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Title: Courting Compliance: Judicial Politics as a Constraint on the Domestic Enforcement of International Law
Authors: Kendall, Chris Alan
Advisors: Ikenberry, John
Contributors: Politics Department
Subjects: Political Science
International relations
International law
Issue Date: 2014
Publisher: Princeton, NJ : Princeton University
Abstract: This dissertation examines the ability of independent domestic courts to enforce international human rights law. I argue that the long-term ability of a domestic court to enforce international law depends on its institutional sensitivity to international law processes, the diffusion of adjudicatory power within a state, and the degree of flexibility the high court has over institutional rules. Unlike the majority of law and politics theories that treat judicial outputs as binary--with a court either siding with or ruling against the government--my analysis considers the ability of courts to shape their relations with private and public actors through the manipulation of institutional rules governing access, adjudication, and remedies. To support this argument I use both statistical analysis and in-depth case studies in three democratizing states: Colombia, South Africa, and Mexico. In each I examine the ability of newly constituted or newly reformed high courts to enforce international human rights law at the domestic level, and their ability to avoid or enhance their rights enforcement role in contentious cases. In so doing I paint a much more complex picture than one of courts choosing in individual cases either to protect rights or capitulate to politicians. Rather, I demonstrate that courts are active participants in their institutional development, and that therefore: (1) their willingness to supply rights adjudication is not uniformly reflective of the potential demand for litigation; (2) that courts with flexible institutional environments do not treat procedural rules as fixed but that they morph access, adjudication, and remedies to fit the court's strategic legitimacy concerns; (3) that this process allows courts to avoid potentially institution-damaging backlash, increasing the likelihood that the court will successfully maintain or expand its enforcement role over time; (4) that the ability of a court to engage in this selective rights enforcement behavior is enhanced by a diffuse adjudicatory environment that provides greater opportunities for the high court to balance public concerns against political considerations; and (5) that where there is a strong link between the court's legitimacy and international law concerns the likelihood of judicial enforcement of international human rights law increases, even absent treaty ratification.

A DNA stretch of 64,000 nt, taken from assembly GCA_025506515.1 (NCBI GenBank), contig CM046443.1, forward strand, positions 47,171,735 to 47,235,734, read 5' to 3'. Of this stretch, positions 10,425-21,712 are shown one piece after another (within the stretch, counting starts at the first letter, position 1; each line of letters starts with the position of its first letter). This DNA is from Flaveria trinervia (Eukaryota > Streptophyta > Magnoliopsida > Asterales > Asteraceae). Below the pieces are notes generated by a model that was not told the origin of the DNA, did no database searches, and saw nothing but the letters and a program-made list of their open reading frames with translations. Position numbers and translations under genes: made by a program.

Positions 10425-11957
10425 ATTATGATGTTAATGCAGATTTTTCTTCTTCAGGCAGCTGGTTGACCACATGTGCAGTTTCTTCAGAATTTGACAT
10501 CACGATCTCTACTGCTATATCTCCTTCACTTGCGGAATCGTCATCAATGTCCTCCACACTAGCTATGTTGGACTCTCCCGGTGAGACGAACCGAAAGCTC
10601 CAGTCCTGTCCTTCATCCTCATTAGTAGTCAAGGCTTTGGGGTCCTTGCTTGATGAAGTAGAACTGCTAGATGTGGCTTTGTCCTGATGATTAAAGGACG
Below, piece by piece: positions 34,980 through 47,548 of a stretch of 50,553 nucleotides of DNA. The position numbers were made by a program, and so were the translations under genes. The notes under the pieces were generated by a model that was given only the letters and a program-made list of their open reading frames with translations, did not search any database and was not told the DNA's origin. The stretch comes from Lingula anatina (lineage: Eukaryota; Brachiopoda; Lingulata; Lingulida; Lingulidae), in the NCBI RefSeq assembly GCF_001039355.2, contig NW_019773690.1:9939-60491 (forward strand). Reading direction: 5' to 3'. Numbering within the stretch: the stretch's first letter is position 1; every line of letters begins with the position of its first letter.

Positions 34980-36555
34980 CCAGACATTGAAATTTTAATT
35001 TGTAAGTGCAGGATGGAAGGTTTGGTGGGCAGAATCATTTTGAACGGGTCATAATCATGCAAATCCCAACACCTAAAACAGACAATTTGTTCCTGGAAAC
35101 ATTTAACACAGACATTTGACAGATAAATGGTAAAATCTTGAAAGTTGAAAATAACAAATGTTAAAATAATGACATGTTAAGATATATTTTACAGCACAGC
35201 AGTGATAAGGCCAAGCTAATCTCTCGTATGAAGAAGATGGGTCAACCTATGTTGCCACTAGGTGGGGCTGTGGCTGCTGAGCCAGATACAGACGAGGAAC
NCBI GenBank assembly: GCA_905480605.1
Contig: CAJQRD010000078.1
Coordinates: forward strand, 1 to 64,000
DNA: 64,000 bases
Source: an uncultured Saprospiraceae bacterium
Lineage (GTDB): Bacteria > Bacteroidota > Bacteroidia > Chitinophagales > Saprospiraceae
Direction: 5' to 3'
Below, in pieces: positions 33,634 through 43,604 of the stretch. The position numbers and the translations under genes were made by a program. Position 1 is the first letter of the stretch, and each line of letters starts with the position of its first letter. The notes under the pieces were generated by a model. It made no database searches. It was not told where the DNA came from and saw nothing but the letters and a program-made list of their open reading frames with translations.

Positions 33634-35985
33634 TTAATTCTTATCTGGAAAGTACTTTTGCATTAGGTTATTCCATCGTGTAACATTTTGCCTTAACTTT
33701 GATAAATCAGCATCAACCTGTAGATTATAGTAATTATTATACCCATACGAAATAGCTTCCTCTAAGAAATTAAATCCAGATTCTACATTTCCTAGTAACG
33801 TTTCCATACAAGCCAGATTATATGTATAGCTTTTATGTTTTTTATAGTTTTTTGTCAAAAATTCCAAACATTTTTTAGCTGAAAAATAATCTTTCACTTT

Alternate format: The Mudd Manuscript Library retains one bound copy of each dissertation. Search for these copies in the library's main catalog
Type of Material: Academic dissertations (Ph.D.)
Language: en
Appears in Collections:Politics

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